The Golden House

On the day of the new president’s inauguration, when we worried that he might be murdered as he walked hand in hand with his exceptional wife among the cheering crowds, and when so many of us were close to economic ruin in the aftermath of the mortgage bubble, and when Isis was still an Egyptian mother-goddess, an uncrowned seventy-something king from a faraway country arrived in New York City with his three motherless sons to take possession of the palace of his exile, behaving as if nothing was wrong with the country or the world or his own story.

The first #readathon book, my second Rushdie. I picked this book because a review made it sound like satire about the present American president. You could say that a character shows up with definite resemblance to the man, but he’s a side character of a side character. And with the actions of this president … there’s a thin line between satire and reality here.

So what is The Golden House about? The family Golden, rich immigrants come to New York City. They’re leprechaun gold, new money, and it mesmerises main character RenĂ©, a (script) writer. Mesmerised turns into obsessed and entangled, which makes an exciting story, but makes several victims.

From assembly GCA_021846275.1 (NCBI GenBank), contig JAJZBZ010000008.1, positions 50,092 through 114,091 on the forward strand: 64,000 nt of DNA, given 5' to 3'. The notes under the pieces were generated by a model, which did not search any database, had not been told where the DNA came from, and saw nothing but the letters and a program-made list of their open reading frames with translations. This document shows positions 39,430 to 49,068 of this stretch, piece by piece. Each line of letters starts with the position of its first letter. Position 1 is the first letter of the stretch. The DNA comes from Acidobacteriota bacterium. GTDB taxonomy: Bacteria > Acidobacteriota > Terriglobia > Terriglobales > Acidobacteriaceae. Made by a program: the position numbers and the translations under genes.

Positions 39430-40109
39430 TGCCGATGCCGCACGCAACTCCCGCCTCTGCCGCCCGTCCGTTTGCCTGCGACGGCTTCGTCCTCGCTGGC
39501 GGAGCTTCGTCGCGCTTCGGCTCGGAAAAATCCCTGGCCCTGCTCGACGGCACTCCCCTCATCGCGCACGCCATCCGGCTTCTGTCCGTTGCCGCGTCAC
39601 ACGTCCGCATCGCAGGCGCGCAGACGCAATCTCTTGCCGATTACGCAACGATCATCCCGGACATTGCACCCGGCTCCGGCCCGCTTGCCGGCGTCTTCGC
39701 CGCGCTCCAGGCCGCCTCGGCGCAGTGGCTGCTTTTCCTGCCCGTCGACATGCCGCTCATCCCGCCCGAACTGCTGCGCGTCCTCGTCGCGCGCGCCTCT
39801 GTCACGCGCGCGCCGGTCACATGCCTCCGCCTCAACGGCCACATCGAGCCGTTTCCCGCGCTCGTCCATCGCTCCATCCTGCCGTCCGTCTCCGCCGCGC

In the end you might agree with this being satire about the present American president, maybe not so much solely him, but also the world he came from and the inhabitants of that world who are sure that everything can be bought. The very rich society of Manhattan is almost as alien as creatures from a science fiction story, these just have more influence on our media and politicians.

The Golden House, Salman Rushdie, Random House 2017

The Satanic Verses

‘To be born again,’ sang Gibreel Farishta tumbling from the heavens, ‘first you have to die.’

The Satanic Verses was one of those books, for me. One of those you aren’t very eager to read, can easily not read for a couple of days but when you read, you stay around and take the story with you when you close the book.

The main plot is the story of Saladin and Gibreel. They survive a fall from an exploded plane, and that doesn’t leave them unchanged. Saladin seems to grow into hate and transforms into the classic image of the devil. Where’s evil, there is good and Gibreel becomes his name sake: the archangel Gabriel.
Next to their transformations there are different stories throughout the ages and continents. The start of the sharia, actor’s vanities, pilgrimage. Some are less interesting while others show Rushdie’s talent for richly detailed, colorful writing.

The Satanic Verses, Salman Rushdie, Picador 1988